Kayak Fisherman Ireland

Rods

quality 'snake' guides on a fly rod

Every rod serves a unique function. That is what I tell my partner Emma anyway. Partly because it is true and partly so that none of mine get thrown out! Freshwater rods are as diverse as the fish that they are employed to catch. Here I will give a brief synopsis of each type that I use from the kayak under the heading of which type of fish that they are appropriate for.

Branding is not of huge importance when it comes to rods. I have a range of makes that I like to use and am comfortable with, but this chances from angler to angler. What is important is that any rod used is fit for the purpose intended, is made from quality components and feels comfortable to the person using it. For the record, I favour freshwater rods made by Shimano and Daiwa but do use some others.

You should always use tackle that is capable of beating your intended target quickly and efficiently. Needlessly prolonging a fight through a desire to use lighter gear for more ‘sport’ is totally irresponsible and unsporting. Most anglers like to operate on a catch and release basis. Fishing catch and release is not a moral or ethical choice if you have decided to fight your quarry to the point of exhaustion. Every second longer that a battle is prolonged the fish’s chances of survival deteriorate.

quality ceramic lined Fuji eyes

Predators

There are a couple of rods that I use for freshwater predator fishing in Ireland for species such as pike, perch and to a lesser extent, trout.

First up is a 7ft/2.1m jerkbait rod. With a casting weight of up to 70g/2.5ozs it can handle a lot of big lures easily. It is also more than capable of being used to drop deadbaits over the side for static ground fishing.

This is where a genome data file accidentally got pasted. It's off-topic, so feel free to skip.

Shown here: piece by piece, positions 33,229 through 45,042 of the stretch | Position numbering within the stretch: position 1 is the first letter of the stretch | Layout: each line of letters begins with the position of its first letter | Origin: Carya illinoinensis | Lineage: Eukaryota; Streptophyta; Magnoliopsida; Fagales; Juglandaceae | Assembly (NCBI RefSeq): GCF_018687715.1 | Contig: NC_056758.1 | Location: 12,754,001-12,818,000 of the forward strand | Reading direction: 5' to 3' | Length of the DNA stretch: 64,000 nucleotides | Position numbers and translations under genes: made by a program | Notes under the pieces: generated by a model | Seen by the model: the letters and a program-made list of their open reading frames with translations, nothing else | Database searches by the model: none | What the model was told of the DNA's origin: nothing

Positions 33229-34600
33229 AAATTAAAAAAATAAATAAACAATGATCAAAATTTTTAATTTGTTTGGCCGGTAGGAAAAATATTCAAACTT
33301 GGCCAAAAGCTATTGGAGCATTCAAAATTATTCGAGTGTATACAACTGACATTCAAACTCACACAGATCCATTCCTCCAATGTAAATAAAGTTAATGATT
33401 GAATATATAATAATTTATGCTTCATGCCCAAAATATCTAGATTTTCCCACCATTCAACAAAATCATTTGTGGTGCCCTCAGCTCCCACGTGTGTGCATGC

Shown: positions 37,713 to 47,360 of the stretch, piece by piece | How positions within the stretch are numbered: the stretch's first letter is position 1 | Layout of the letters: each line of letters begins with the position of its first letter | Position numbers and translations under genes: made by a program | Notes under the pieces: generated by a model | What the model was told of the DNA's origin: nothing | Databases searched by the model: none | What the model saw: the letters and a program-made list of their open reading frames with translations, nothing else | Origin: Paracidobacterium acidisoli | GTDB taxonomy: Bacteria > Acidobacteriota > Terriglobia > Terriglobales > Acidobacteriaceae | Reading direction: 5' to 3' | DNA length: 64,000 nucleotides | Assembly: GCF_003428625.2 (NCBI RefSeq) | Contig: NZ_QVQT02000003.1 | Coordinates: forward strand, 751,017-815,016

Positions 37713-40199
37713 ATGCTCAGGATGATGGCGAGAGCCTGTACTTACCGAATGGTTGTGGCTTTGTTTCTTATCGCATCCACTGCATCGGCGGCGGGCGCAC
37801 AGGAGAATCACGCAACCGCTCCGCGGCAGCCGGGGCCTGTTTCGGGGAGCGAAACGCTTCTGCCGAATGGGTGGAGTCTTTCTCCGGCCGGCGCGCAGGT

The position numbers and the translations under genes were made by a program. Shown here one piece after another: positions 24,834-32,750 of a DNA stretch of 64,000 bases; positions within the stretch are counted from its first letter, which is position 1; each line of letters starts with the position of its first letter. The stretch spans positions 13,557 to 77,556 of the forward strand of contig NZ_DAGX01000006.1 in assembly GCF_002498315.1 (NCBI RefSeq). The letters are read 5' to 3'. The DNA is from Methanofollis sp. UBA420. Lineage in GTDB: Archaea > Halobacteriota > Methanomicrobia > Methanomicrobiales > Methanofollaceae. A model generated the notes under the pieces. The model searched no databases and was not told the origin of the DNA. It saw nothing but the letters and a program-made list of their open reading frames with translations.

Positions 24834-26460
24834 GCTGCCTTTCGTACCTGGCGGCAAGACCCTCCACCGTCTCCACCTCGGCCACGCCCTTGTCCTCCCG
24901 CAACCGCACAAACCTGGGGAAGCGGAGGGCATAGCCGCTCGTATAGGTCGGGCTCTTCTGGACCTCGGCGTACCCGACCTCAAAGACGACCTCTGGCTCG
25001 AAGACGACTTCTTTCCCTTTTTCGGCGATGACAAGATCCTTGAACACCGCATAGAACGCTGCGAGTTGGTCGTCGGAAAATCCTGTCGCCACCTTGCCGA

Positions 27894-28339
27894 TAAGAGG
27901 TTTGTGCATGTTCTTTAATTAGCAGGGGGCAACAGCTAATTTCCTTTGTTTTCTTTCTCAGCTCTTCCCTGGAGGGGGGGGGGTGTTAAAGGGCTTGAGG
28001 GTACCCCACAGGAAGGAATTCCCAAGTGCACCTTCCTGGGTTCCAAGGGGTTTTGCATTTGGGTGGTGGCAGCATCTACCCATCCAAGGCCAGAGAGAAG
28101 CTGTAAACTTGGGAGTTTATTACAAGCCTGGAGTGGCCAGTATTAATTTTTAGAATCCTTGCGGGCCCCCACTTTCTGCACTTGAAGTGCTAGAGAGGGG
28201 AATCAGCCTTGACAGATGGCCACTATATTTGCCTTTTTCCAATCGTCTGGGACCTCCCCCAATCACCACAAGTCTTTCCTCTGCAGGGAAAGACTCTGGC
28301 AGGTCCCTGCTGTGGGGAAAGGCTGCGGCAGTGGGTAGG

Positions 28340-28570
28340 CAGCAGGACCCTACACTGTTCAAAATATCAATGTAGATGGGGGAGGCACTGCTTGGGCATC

Second is an 8ft/2.4m Shimano spinning rod with a casting weight of up to 30g/1oz. This makes it more suited to fishing lighter lures and baits for perch and trout.

 

Float Rod

I use a 13ft/3.9m Daiwa rod for float fishing from the kayak in freshwater. Some may think that this is too long but I like the assistance that a long rod gives for line pick up when I need to strike into a fish. A shorter rod will not be as efficient in this task. This is a rod I would typically use to anchor up in a river to trot baits downstream.

this freshwater rod features a secure locking reels seat and mixed foam/cork handle

Fly Rods

I have a selection of fly rods for fly fishing. These include rods made by Daiwa and Greys and range in type from a short 8ft/2.4m rod that carries a #4 line right up to my 11.5ft/3.5m rod that carries a #9 line with a couple in between. As with the saltwater rods, it irresponsible to go fishing with gear that will not beat your intended quarry quickly and efficiently, hence the need for a selection. I shudder when I hear of ‘anglers’ chasing pike on #5 and #6 weight setups.

this fly rod features a comfortable cork handle and locking reel seat

By Gary Robinson

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